ST. PAUL (AP) - Some Minnesota lawmakers are making a bipartisan push to block GPS tracking of motorists who are required to use ignition interlock devices.

The Minnesota Department of Public Safety runs the program that measures blood-alcohol levels of drunken driving offenders when they get behind the wheel. The devices also have the capability to collect GPS data.

Republican Rep. Peggy Scott of Andover chairs the House Civil Law and Data Practices Committee and plans a hearing on the issue next session. Scott says equipping ignition interlock devices with GPS is "overreach" and may be unconstitutional.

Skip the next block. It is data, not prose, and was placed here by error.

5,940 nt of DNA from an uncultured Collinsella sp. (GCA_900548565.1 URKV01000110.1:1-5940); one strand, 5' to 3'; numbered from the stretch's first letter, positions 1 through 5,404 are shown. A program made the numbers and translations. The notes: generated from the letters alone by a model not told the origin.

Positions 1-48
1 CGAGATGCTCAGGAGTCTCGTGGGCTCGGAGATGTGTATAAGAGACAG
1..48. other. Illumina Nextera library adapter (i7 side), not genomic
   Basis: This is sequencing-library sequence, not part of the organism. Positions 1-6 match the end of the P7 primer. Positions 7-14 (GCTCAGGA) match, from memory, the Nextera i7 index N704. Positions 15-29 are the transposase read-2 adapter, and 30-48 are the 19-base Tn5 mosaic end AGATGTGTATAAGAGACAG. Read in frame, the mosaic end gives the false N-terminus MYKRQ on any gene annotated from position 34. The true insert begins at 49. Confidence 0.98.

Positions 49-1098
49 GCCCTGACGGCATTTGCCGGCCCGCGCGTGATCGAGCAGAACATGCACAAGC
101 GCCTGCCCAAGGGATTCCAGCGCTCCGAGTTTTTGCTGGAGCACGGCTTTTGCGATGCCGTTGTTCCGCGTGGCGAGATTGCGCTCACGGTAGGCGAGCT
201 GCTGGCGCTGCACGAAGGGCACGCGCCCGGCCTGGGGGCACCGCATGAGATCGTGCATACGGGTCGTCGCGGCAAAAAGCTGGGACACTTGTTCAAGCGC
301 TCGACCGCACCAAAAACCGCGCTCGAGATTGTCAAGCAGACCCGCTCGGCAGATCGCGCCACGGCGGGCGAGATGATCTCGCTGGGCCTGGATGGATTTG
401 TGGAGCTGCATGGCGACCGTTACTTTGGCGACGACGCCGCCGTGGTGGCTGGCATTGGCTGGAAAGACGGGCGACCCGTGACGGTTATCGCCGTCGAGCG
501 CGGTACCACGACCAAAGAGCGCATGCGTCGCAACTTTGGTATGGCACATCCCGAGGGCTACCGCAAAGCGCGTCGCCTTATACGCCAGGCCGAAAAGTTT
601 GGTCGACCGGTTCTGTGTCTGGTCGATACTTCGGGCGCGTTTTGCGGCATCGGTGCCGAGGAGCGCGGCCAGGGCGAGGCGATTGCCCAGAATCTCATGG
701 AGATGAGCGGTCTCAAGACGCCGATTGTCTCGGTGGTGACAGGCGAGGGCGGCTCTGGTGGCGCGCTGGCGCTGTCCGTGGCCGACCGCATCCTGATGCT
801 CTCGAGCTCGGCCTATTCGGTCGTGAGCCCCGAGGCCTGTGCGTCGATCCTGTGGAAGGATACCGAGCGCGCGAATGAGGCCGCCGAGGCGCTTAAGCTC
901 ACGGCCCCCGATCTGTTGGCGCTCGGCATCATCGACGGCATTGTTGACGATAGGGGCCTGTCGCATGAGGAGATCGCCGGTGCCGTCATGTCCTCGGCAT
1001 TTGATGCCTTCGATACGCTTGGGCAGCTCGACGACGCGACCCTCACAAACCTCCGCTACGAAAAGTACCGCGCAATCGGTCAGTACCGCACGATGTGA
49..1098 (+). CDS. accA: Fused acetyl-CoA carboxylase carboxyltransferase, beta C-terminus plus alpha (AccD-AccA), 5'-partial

DPS spokesman Bruce Gordon said that real-time reporting offers instant notification of a user violation. But Gordon says the department does not require, use or store GPS data from the devices.